“I did not follow the Sun King when I could,” said the daisy.
“Oh,” said the woman, “I came out in the cold to stay here and die.”
“Please don’t do that.”
“Why not?? I’m useless!!”
“No,” said the daisy, “You are beautiful. All creatures are beautiful.” The woman just sat down and cried at that.
“I have an idea,” said the daisy. “I want you to pull me up and take me home to your house and put me in a little vase with some water. I promise I will sing to you for as long as I can, and maybe you will feel better.”
The woman looked at the daisy for a long time without saying anything. The snow was cold and the wind was picking up. Dusk was upon her. Should she choose life or death? At last, she sighed and the pulled the daisy up, who by now was quite cold and silent. She went back to her home and built the fire up. Then she found a little vase and filled it with warm water and put the little daisy in it.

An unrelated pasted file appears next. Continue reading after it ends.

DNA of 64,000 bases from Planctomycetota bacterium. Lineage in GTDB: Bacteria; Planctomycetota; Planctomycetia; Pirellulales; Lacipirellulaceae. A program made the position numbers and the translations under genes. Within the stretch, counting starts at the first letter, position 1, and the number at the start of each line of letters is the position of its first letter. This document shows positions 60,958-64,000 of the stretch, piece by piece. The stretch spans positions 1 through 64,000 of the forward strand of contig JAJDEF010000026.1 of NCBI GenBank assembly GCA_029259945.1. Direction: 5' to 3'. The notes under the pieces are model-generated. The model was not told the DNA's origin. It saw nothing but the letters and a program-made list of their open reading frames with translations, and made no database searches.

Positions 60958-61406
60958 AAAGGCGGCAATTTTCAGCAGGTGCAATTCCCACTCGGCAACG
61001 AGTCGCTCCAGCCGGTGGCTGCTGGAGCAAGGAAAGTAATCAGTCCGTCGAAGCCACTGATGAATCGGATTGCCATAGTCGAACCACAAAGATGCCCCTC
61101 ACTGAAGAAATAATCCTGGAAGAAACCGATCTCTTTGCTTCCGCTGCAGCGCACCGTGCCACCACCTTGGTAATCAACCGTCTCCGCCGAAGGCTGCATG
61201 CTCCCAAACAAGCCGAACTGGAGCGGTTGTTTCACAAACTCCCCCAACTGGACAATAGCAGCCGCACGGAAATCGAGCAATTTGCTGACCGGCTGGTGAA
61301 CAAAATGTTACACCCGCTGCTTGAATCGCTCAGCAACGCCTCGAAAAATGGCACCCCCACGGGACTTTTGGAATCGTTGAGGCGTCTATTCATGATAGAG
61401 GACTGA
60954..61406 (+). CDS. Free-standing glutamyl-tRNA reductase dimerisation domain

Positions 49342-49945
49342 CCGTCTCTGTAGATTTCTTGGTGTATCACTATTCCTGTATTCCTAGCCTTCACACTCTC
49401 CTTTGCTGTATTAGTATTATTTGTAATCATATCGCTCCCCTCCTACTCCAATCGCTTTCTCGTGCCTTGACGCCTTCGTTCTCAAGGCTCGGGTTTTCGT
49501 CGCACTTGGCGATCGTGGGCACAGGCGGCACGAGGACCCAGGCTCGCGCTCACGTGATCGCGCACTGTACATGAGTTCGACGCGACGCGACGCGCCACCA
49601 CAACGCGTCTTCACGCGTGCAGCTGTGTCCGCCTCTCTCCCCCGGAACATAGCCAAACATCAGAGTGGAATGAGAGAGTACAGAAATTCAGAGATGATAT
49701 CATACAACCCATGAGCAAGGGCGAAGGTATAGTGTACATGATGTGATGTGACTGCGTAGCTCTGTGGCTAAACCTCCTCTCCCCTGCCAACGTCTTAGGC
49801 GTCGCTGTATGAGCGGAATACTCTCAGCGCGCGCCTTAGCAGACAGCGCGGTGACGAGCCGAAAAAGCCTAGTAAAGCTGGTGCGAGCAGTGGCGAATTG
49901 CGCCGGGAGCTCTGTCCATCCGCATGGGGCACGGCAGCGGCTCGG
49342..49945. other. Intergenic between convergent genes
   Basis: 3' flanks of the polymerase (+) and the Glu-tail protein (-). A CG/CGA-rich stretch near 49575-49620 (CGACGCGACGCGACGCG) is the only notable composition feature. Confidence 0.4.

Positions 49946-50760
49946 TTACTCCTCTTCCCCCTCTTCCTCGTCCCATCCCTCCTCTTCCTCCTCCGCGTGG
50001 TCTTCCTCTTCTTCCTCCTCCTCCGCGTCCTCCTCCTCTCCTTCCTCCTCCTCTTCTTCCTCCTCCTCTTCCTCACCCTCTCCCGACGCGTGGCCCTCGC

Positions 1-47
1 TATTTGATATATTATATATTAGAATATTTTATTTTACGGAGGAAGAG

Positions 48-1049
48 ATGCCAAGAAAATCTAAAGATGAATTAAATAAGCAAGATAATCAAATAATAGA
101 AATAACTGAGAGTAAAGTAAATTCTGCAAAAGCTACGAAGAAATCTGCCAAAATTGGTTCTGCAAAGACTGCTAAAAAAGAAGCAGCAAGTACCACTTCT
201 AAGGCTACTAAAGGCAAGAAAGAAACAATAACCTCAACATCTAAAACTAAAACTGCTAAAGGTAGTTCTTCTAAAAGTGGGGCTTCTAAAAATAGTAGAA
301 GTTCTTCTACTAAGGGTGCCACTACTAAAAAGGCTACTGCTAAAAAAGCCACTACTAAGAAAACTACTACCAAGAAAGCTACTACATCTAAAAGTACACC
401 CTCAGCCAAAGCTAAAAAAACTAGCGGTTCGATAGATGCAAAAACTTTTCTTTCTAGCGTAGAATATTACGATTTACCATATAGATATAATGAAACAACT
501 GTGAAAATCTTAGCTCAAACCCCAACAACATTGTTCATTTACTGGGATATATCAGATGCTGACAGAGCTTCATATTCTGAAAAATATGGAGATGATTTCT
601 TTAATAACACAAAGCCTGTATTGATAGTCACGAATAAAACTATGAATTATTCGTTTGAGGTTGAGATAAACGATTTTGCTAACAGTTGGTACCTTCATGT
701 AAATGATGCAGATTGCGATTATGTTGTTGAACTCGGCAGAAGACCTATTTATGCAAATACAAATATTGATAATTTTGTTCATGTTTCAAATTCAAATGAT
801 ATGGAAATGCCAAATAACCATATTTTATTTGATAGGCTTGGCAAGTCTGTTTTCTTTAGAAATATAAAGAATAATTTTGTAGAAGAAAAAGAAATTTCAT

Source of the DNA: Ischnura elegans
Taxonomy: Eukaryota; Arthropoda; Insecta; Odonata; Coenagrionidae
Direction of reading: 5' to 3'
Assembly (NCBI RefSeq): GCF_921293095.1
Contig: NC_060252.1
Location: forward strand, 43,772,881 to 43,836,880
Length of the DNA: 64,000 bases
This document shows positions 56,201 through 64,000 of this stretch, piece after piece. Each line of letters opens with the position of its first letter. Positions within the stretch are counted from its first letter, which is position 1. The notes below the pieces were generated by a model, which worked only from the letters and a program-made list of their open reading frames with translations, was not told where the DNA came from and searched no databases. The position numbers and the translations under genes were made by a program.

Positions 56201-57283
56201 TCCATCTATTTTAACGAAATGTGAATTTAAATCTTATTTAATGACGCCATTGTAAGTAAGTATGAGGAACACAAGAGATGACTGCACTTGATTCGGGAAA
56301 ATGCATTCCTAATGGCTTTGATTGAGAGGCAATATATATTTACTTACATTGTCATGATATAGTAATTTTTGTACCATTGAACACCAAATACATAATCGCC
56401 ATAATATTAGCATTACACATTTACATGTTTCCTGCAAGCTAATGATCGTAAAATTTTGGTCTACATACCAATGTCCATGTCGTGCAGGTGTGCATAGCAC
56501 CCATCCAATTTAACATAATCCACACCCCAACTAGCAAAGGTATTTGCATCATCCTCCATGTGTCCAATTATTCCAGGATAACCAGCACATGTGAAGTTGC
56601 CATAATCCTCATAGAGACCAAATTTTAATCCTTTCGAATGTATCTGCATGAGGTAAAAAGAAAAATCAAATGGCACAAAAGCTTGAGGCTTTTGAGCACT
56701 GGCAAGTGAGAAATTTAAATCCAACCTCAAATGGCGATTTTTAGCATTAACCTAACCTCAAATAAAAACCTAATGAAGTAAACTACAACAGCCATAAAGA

Quite soon, the daisy perked up and stretched herself forward in the warmth. It felt so good to feel the warmth again! She opened her petals as wide as she could and smiled at the woman. The woman was delighted with this unexpected beautiful little flower in her house, and she smiled back every time she looked at the daisy. For several days, they smiled in peace and silence.
The time came, of course, for the daisy to die. And she did die. One morning, the woman woke up and found the daisy dead. She felt sad that the flower had died but knew, of course, that all things have to die at some point. She put the daisy outside in the frozen compost pile and returned to her warm home. Her problems were all still there, but she was okay now and was handling them better. Soon the spring would come, and everything would seem brighter and better, she told herself. Until then, she would keep the memory of the pretty little daisy alive her in heart, and there it would stay forever.